By Patrick Jonas
He hails from a community that is known for its business acumen.
That said, education is close to his heart and Mr Chandra Prakash Kabra, a Marwari, has not moved far away from both in making his mark in Singapore.
The Bhilwara-born Kabra moved to Mumbai in 1983 after getting his commerce degree to pursue his ambition of becoming a chartered accountant.
He excelled in his exams in his very first attempt which, according to him, only four out of 10,000 achieve and he went on to acquire a company secretary degree.
Most people at this stage would have decided to either run a successful accountancy practice or join a big business house.
Not Mr Kabra.
Having worked as an industrial trainee with Cadbury while doing his accountancy studies, he opted to work with a firm making detergents.
Three years later, he became the executive director of Sreeji Industries, a company based near the Gujarat-Rajasthan border that dealt in importing machines for cutting and polishing stones.
But the businessman in him was always looking out for opportunities and it came his way in 1994.
"Being an entrepreneur, I have always looked forward to opportunities and I saw potential in Singapore at that point in time. Since it was a call from the heart and mind together, I came to Singapore and ventured into granite and marble export-import as I could see good potential in this sector," said Mr Kabra, a permanent resident here, of how he came to set up his business in Woodlands.
That business, named Indian Granite and Marbles, is now flourishing.
The company counts around 200 distributors in Singapore and some of the marble and granite supplied by the company adorn several MRT stations and condominiums here.
As the years passed, Mr Kabra sensed another business opportunity. He noticed that many Indian professionals were moving to Singapore thanks to the Government and businesses here embracing IT in a big way.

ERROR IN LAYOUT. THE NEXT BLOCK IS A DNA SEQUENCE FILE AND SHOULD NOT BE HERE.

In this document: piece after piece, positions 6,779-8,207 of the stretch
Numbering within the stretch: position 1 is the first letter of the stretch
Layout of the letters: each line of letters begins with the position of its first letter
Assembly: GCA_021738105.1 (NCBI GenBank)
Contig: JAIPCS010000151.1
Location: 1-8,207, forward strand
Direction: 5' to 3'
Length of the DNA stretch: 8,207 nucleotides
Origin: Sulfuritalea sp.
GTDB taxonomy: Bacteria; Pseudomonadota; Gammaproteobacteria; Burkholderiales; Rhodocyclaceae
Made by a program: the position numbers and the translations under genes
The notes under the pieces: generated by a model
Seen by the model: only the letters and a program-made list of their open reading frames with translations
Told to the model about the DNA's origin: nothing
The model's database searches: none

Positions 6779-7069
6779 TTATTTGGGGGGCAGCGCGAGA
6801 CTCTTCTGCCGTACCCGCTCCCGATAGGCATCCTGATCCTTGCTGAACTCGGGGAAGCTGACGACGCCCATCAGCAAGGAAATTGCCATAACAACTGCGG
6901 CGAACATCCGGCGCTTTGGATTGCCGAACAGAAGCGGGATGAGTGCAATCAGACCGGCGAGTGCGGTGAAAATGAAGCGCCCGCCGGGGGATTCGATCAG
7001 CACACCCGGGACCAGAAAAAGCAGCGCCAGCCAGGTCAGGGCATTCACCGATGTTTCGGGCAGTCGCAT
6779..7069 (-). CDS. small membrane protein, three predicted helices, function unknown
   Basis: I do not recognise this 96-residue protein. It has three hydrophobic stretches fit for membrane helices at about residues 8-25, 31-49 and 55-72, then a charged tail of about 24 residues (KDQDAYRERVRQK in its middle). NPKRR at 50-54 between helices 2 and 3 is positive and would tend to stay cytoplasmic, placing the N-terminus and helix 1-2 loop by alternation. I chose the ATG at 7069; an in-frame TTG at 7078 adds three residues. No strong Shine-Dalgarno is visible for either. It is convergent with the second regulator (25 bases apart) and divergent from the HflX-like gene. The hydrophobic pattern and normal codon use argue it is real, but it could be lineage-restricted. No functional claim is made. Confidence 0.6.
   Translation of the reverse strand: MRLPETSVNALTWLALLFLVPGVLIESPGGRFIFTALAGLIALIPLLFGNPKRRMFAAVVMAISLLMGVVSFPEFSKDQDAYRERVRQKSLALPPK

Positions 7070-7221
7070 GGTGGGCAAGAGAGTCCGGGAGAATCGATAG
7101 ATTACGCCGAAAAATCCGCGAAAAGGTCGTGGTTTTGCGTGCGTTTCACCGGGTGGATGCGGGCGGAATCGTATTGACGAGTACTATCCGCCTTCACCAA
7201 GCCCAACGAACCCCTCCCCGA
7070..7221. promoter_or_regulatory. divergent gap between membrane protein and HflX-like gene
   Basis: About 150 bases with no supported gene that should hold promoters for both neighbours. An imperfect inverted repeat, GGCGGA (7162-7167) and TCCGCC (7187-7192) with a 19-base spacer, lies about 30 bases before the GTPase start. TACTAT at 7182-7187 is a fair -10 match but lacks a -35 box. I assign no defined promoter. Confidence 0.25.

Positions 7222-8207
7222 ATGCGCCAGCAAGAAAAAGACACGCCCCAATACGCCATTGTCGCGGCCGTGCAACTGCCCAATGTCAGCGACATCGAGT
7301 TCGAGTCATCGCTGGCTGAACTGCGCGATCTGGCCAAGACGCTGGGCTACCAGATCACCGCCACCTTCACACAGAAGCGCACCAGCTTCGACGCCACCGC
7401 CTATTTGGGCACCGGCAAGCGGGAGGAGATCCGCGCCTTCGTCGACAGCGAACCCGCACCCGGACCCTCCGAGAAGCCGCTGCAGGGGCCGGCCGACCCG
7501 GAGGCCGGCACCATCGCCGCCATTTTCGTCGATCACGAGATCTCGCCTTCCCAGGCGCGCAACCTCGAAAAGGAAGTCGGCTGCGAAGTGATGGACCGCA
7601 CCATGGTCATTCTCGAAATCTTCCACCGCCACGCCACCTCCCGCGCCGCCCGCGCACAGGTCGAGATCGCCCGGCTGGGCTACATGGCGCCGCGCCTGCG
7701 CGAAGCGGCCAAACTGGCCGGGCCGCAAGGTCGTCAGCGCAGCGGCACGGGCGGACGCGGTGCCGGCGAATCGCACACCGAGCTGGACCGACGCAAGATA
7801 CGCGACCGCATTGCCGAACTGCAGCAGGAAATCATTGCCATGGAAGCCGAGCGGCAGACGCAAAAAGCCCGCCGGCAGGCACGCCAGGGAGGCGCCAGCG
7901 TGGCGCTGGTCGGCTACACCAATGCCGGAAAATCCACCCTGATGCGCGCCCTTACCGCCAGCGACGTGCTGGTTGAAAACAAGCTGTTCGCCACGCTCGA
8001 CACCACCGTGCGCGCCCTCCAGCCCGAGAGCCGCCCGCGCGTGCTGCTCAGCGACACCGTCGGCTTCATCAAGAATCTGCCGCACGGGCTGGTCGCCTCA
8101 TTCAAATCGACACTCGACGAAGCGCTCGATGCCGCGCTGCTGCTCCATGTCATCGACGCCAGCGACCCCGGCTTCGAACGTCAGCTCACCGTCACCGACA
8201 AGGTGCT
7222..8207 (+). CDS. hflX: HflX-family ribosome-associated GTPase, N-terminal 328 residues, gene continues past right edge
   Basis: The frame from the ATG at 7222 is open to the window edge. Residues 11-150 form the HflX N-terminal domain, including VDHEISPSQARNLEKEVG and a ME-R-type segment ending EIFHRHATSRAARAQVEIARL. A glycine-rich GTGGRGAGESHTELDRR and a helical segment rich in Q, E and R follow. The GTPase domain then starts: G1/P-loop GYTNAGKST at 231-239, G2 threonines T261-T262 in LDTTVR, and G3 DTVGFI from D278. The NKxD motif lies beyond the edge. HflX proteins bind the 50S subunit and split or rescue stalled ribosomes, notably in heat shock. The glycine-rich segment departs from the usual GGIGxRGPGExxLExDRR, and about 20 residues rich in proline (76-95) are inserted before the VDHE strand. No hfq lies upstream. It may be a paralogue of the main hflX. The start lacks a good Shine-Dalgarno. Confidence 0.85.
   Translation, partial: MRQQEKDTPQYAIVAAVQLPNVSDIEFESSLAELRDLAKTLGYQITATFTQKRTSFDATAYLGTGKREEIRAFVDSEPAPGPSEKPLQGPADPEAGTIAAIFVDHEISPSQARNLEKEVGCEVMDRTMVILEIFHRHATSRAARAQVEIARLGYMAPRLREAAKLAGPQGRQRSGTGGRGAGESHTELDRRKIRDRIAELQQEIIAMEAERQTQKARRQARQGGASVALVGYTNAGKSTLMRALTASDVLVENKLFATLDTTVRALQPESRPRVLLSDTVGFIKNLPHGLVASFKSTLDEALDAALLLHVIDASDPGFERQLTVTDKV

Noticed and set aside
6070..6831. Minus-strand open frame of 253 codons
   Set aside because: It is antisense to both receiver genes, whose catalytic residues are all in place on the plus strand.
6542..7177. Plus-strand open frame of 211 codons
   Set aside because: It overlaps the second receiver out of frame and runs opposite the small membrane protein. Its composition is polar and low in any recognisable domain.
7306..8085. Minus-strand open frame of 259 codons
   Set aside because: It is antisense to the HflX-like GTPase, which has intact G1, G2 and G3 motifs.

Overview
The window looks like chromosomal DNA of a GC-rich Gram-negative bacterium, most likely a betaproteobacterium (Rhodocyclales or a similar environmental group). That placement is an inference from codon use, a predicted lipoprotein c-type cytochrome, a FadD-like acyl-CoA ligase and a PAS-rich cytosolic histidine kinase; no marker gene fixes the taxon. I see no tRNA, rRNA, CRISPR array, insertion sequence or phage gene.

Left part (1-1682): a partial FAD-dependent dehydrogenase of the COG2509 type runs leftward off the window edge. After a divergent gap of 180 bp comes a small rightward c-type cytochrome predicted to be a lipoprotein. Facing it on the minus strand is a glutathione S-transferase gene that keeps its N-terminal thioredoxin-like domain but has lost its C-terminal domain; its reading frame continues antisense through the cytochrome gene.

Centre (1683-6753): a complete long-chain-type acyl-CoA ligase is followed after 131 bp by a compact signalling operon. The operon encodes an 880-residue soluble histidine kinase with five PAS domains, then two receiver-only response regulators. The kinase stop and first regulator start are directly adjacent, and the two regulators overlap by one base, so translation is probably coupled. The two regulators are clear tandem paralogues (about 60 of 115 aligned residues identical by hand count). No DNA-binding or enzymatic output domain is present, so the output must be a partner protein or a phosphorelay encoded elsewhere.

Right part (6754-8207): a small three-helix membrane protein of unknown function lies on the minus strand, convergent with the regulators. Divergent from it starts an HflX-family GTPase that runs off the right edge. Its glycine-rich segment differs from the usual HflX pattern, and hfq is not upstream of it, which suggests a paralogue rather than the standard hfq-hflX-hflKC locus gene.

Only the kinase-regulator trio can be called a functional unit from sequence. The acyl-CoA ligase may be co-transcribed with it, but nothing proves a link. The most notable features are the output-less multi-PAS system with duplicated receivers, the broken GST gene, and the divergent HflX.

Most of these professionals in the IT industry were employed for short- to medium-term stints.
He was confident that if he were to get an accredited and established brand name in the field of education, he could satisfy the needs of these professionals who were looking for a school for their children.
"As an entrepreneur, you need little time to appreciate the requirement of schooling. And fortunately the idea was welcomed by the Economic Development Board," said Mr Kabra on how DPS International School (DPSIS) was set up. He added that he got the fullest support from all the government agencies, saying "this can happen only in Singapore".
The school started in 2004 with 157 students in the premises of two former local schools (Charlton and Aroozoo primary) off Upper Serangoon Road.
DPSIS proved to be a big success and now has a problem of space.
There are 1,700 students on the school's rolls and, requiring more room, it has sought permission to open another campus with CBSE and IB curriculum.
The aim is to cater to parents who want their children to follow these two curriculums, especially since most students who attend DPS schools in India follow the CBSE system.
Mr Kabra said the school has also applied to build its own campus in Singapore, like how United World College has done in Tampines.
He does not think that the tightening of the labour market will affect the school, saying it may have an impact in the short term.